The science of climate change is inexact. It is about uncertainty and probabilities. Based on the evidence, a criminal lawyer would not be able to prove that humans are responsible for potentially catastrophic climate change. But the evidence would certainly nail down a civil conviction.
If the vast bulk of evidence says climate change is real and that humans are almost certainly to blame, why is the science being dismissed as exaggerated, unreliable or even fraudulent by the climate change doubters?
Opinion polls show that public skepticism about man-made climate change has climbed in recent months as the stories questioning the legitimacy of the science migrate from the Internet's fringes to the mainstream media.
The University of East Anglia affair certainly did a lot of damage. The university's Climatic Research Unit failed to keep proper records about Chinese weather stations and probably deleted potentially embarrassing correspondence to get around the Freedom of Information Act, among other sins. As far as scandals go, it's genuine.
The UN Intergovernmental Panel on Climate Change "scandal" is less convincing, though the skeptics' blogs would have you believe it's a con job that makes Bernie Madoff look like a saint. Marc Morano's Climate Depot calls the IPCC a "train wreck." The site hosts blogs with provocative headlines such as "Is Anything in the IPCC Report Accurate?"
The IPCC's 2007 report on climate change concluded that "warming of the climate system is unequivocal" and that most of the recent warming was "very likely due" to human activity. Left unchecked, the greenhouse gas emissions have the potential to raise average global temperatures by between 1.1 to 6.4 degrees by the end of the century, the report said.
Produced by 800 contributing authors and reviewed by some 2,500 scientists, the report tipped the balance in favour of the argument that humans are the main contributors to climate change.
It built momentum for December's Copenhagen climate change summit, which tried (and failed) to launch a global successor to the relatively narrow Kyoto Protocol. (The IPCC shared the 2007 Nobel Peace Prize with Al Gore.)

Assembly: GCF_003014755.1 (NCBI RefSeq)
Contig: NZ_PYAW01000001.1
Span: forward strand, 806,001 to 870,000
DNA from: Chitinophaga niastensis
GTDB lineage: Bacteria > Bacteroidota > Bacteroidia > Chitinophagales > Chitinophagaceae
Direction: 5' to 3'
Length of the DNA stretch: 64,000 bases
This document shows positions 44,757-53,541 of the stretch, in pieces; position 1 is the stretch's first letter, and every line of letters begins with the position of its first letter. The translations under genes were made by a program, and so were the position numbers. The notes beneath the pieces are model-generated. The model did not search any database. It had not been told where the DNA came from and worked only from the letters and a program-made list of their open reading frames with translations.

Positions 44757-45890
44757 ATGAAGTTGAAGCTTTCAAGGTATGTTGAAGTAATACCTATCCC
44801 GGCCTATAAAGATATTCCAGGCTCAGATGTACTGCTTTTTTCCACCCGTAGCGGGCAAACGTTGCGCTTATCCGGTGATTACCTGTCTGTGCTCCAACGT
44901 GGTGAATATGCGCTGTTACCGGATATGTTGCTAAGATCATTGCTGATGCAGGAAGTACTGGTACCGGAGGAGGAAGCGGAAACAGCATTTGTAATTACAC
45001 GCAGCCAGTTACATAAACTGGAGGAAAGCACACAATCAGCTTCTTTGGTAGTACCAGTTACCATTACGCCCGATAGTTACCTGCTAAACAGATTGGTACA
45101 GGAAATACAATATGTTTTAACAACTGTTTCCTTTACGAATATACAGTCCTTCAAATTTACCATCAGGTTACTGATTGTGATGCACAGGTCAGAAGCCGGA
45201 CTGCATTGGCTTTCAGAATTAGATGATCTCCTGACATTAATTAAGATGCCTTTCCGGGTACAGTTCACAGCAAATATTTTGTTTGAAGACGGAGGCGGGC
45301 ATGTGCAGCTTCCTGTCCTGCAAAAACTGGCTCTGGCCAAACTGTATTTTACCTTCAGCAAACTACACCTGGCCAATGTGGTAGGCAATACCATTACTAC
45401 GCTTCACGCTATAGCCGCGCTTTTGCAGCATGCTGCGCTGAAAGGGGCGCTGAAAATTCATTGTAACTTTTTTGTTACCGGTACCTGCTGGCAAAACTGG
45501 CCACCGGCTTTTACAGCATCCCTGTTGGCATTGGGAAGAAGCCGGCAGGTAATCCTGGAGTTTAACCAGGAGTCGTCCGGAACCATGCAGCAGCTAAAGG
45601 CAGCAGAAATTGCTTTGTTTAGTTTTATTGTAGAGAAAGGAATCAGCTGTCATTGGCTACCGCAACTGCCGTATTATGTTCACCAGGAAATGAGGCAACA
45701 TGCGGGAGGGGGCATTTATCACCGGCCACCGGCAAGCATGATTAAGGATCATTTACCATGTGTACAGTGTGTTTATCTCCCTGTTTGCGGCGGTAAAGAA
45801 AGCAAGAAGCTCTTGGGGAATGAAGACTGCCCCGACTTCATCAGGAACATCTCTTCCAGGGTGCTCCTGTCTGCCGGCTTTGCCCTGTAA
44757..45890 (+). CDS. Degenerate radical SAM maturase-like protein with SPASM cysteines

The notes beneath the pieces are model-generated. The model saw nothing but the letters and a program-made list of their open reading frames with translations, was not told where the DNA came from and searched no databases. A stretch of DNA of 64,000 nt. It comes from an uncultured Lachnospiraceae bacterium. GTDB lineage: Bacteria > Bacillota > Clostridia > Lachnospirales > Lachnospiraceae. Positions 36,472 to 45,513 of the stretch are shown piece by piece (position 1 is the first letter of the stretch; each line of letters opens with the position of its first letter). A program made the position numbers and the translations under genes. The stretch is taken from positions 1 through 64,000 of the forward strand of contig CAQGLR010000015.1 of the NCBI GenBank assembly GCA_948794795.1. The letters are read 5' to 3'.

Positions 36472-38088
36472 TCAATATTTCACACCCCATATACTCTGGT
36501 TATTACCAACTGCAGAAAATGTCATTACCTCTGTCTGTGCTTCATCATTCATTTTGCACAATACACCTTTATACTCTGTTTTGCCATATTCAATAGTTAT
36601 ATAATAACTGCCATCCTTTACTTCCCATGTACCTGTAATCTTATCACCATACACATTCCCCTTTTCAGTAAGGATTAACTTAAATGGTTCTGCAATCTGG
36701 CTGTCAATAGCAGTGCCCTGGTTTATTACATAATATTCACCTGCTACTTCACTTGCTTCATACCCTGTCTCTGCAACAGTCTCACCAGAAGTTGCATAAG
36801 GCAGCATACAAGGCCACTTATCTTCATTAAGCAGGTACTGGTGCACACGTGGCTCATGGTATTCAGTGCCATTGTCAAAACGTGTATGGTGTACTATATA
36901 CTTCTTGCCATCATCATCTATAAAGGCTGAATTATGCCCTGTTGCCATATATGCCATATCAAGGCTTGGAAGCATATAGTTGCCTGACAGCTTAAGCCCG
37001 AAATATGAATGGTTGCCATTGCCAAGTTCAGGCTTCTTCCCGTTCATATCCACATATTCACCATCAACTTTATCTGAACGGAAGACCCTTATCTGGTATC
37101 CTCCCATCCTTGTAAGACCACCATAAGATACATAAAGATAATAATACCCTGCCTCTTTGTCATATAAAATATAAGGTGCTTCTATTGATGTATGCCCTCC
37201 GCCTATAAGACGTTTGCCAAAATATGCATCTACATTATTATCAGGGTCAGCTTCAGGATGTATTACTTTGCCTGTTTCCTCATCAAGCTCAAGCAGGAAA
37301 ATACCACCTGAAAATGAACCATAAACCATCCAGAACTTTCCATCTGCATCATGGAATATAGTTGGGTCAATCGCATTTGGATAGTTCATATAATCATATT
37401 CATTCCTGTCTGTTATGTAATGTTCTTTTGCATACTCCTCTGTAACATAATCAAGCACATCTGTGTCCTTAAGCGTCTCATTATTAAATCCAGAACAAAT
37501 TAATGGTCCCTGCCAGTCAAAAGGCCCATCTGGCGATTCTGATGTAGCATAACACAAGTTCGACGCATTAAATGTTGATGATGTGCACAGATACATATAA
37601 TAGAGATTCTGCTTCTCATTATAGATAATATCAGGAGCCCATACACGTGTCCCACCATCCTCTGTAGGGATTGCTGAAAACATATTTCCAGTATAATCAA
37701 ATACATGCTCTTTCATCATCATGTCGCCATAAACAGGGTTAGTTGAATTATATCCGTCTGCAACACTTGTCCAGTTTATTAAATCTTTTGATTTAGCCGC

What got the skeptics all hot was the IPCC claim that the Himalayan glaciers would be gone by 2035, even though the figure did not appear in any of the "Technical Summaries" or "Summaries for Policy Makers," only on one page of the 3,000-page report. In truth, there is almost no evidence to suggest the glaciers will melt that quickly.
Another claim said global warming could reduce rain-fed North African crop production by 50 per cent by 2020. This scenario, too, is dubious. The Dutch government has asked the IPCC to correct the claim that more than half of the Netherlands is below sea level; the official Dutch figure is 26 per cent.
Mistakes in a 3,000-page report were inevitable, especially given that the IPCC does not conduct its own research; it collects and reviews research done by climate scientists everywhere. More mistakes will surface, if only because the climate change skeptics, backed by well-financed armies of lobbyists employed by companies that cringe at the thought of tight emission reduction targets, are straining every word through their truth filters.
They have been doing so for three years and the biggest mistake they could find is the Himalayan claim. None of the IPCC's central conclusions have been demolished. We know that greenhouse gases trap heat in the atmosphere, that global average temperatures are increasing, and that natural phenomena can explain only part of the warming. Glaciers are indeed melting, including those in the Himalayas.
In regions where little climate data have been collected, the climate change evidence may not be compelling. Change can only be measured against a base. If the base isn't known, any climate change claims are open to challenge. But in areas where a lot of data have been collected, there is no argument that climate change is real. The thoroughly studied ice packs in the Arctic and Greenland are disappearing faster than most scientists had expected.
The IPCC has struggled to defend itself. That's in good part because it has no resources. It is not an institution or a company or a movement. It is a small secretariat with an annual budget of about $5-million (U.S.), insignificant compared with the financial firepower of the climate change skeptics. IPCC chairman Rajenda Pachauri's delayed apology for the Himalayan mistake made a bad situation worse.
Sadly, the British government is one of the few to have come out in defence of the IPCC's report, even though scientists from many dozens of countries contributed to the study.
"It's right that there's rigour applied to all the reports about climate change," British Secretary of State for Energy and Climate Change Ed Miliband told the Observer newspaper last month. "But I think it would be wrong that, when a mistake is made, it's somehow used to undermine the overwhelming picture that's there."
Hear, hear Mr. Miliband. Governments ignore the IPCC at their peril. The preponderance of evidence, to use a civil lawyer's term, suggests climate change is real and dangerous.